There were calls to close it in the wake of the 1999 shootings at Columbine High School. There were calls to close it in 2007 following the shooting massacre at Virginia Tech. So far, though, Congress has done nothing to address the so-called gun-show loophole, which allows unlicensed vendors to sell firearms without performing background checks on the buyers. That kind of lawmaker inaction hasn’t gone unnoticed by the family members of some of the gun-show loophole victims.
Take Tom Mauser, whose son Daniel was killed 11 years ago tomorrow at Columbine. He’s got a letter running today in both the the Denver Post and Boulder Daily Camera urging Colorado U.S. Sen. Mark Udall to put his weight behind the Senate proposal that would close the loophole.
“Shortly after the tragedy at Columbine, 70 percent of Coloradans voted to close this dangerous loophole, but in many other states the loophole remains — including every state surrounding Colorado,” Mauser writes. “That means that Coloradans can still easily be victimized by guns brought here from other states. We need a federal law to close the gun show loophole for good, just like we have in Colorado.”
Sen. Michael Bennet, Colorado’s other upper-chamber Democrat, has endorsed the proposal, but Udall has so far resisted. A call to Udall’s office requesting comment was not immediately returned.
He’s not the only Democrat being targeted today. Six voices related to the Virginia Tech tragedy — including a survivor, and parents of both survivors and those killed — have a letter of their own in today’s Richmond Times Dispatch, calling on Sens. Jim Webb and Mark Warner, both Democrats of Virginia, to sign on to the same bill.
“Every day in the United States, 35 people are murdered with guns — that’s a Virginia Tech sized massacre every single day,” the parents write. “We have seen firsthand the incredible toll that gaps in the federal background check system have on public safety … Don’t let another day go by.”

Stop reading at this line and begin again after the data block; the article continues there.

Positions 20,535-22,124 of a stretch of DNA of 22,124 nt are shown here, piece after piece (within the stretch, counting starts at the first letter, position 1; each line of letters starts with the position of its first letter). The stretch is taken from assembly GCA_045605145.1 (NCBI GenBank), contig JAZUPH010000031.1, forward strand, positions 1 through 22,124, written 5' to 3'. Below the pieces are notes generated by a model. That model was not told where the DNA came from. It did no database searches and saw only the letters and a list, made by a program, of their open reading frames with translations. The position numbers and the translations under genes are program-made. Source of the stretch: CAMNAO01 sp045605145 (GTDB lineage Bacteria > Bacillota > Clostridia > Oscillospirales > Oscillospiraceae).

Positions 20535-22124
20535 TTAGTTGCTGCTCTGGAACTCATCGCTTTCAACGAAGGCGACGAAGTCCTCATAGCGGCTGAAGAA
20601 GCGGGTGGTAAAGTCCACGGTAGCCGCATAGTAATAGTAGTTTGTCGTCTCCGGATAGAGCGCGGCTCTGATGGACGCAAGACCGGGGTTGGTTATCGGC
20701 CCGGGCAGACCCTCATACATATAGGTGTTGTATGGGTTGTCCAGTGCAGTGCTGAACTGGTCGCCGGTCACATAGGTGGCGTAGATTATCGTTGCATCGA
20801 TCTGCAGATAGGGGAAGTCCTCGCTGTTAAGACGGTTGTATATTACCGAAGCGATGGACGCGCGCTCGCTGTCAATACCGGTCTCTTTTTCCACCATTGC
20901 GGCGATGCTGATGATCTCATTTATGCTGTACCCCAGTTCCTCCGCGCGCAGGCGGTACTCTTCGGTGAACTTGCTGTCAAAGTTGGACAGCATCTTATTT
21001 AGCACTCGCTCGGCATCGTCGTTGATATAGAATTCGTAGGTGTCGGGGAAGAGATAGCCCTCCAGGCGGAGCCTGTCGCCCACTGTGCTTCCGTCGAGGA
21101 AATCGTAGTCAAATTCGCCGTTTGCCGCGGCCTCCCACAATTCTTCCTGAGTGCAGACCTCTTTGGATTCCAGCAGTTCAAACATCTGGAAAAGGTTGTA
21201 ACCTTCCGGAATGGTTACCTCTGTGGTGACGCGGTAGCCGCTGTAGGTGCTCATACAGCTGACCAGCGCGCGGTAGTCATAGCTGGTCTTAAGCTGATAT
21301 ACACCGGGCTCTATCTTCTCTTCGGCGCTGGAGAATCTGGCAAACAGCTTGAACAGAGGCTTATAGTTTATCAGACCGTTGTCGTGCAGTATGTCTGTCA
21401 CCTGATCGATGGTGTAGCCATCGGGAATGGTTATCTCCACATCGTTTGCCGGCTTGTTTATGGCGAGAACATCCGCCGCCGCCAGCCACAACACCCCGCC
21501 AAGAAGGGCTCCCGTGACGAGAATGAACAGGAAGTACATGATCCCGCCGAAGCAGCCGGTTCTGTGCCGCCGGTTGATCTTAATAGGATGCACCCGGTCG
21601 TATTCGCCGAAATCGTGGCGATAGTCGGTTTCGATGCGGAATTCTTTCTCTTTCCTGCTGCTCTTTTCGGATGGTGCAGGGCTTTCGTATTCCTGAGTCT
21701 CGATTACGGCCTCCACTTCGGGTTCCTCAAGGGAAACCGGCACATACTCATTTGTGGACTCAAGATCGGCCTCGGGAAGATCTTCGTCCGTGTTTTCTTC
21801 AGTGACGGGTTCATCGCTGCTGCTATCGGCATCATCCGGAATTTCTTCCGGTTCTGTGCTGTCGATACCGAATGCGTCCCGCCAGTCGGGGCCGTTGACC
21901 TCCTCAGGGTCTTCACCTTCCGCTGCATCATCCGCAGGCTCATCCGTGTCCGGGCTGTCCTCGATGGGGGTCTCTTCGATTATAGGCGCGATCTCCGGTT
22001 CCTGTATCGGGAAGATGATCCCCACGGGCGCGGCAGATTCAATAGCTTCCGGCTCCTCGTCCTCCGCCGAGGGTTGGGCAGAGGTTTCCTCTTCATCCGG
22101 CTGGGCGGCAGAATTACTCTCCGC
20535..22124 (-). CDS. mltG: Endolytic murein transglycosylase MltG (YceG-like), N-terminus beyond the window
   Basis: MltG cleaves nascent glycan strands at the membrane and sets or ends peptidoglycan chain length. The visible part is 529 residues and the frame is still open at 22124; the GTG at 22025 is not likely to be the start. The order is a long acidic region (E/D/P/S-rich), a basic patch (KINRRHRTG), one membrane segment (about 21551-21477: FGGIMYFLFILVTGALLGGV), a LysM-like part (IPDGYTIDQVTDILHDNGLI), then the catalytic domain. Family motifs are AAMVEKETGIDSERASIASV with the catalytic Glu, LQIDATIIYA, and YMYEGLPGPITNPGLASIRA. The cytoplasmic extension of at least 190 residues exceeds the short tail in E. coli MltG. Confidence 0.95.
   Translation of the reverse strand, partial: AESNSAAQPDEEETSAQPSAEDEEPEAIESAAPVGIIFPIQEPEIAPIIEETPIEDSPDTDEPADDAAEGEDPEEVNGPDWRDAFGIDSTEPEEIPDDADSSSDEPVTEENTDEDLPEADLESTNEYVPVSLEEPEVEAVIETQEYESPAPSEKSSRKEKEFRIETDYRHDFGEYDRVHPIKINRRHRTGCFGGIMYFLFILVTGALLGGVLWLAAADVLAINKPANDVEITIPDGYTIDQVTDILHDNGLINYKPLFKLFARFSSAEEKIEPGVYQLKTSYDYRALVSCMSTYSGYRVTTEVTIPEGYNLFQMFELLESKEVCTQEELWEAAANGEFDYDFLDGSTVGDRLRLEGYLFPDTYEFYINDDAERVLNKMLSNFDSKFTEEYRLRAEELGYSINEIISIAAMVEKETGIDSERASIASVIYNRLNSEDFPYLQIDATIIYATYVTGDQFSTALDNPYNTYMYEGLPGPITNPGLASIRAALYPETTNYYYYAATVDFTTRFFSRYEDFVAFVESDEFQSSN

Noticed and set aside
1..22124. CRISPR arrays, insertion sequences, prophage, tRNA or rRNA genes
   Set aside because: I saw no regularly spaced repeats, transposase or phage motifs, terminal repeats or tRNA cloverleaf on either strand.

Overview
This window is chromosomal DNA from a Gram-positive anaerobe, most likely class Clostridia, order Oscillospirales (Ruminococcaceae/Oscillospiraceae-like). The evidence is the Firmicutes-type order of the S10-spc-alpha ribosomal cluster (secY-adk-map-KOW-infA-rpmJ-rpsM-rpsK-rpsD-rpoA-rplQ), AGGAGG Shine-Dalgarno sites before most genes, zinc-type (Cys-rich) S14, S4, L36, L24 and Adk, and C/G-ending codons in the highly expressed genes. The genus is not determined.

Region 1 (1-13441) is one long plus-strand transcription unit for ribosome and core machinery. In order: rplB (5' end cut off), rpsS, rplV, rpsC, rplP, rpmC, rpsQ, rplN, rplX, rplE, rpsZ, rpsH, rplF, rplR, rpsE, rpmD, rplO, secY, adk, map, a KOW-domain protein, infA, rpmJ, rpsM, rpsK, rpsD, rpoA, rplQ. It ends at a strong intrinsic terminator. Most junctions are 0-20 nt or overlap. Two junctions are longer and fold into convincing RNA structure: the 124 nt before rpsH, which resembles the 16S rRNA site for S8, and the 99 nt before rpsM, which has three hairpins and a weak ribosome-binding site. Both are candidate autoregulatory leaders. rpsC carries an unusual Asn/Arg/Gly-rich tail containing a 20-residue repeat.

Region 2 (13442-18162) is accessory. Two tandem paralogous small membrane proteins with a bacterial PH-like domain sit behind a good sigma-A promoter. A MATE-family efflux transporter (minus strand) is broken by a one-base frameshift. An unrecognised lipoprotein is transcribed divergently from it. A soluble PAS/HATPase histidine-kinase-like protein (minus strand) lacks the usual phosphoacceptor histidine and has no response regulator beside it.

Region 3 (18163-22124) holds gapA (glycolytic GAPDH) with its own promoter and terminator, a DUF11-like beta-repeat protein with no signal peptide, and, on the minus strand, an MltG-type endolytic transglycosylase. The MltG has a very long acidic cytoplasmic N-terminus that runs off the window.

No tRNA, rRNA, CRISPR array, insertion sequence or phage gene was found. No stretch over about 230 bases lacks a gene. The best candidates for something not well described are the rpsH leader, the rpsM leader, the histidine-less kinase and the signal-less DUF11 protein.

Calls and emails to Webb’s and Warner’s offices were not immediately returned.
Under current law, licensed gun dealers are required to do background checks to ensure that prospective buyers are legally eligible to own firearms. Felons, illegal immigrants and the severely mentally ill, for example, are prohibited from owning guns. These guidelines apply to licensed dealers in all contexts, including gun shows. But unlicensed dealers at gun shows — or anywhere else — are under no obligation to follow them.
The Columbine shooters bought three of their guns by exploiting the loophole. More recently, last month’s Pentagon shooter did the same, purchasing at least one of his firearms at a Nevada gun show despite a history of severe mental illness that might have prevented the sale had the vendor done a background check.
Gun reform has been a thorny issue for the White House and Democratic leaders in Congress. And the reason is clear. Although Democrats hold significant majorities in both chambers, they owe those gains largely to more moderate members, who in recent elections have won seats in a number of conservative-leaning, historically Republican districts. Indeed, when Attorney General Eric Holder last year announced his support for renewal of the assault weapons ban, 65 House Democrats wrote to the White House attacking the proposal. And that was in a non-election year.
“Law-abiding Americans use these guns for all the same reasons they use any other kind of gun — competitive shooting, hunting and defending their homes and families,” the Democrats wrote.
But don’t accuse Congress of doing nothing in the area of gun reform. This week, the House is expected to pass a D.C. voting rights bill that also includes language gutting the District’s strict gun control laws.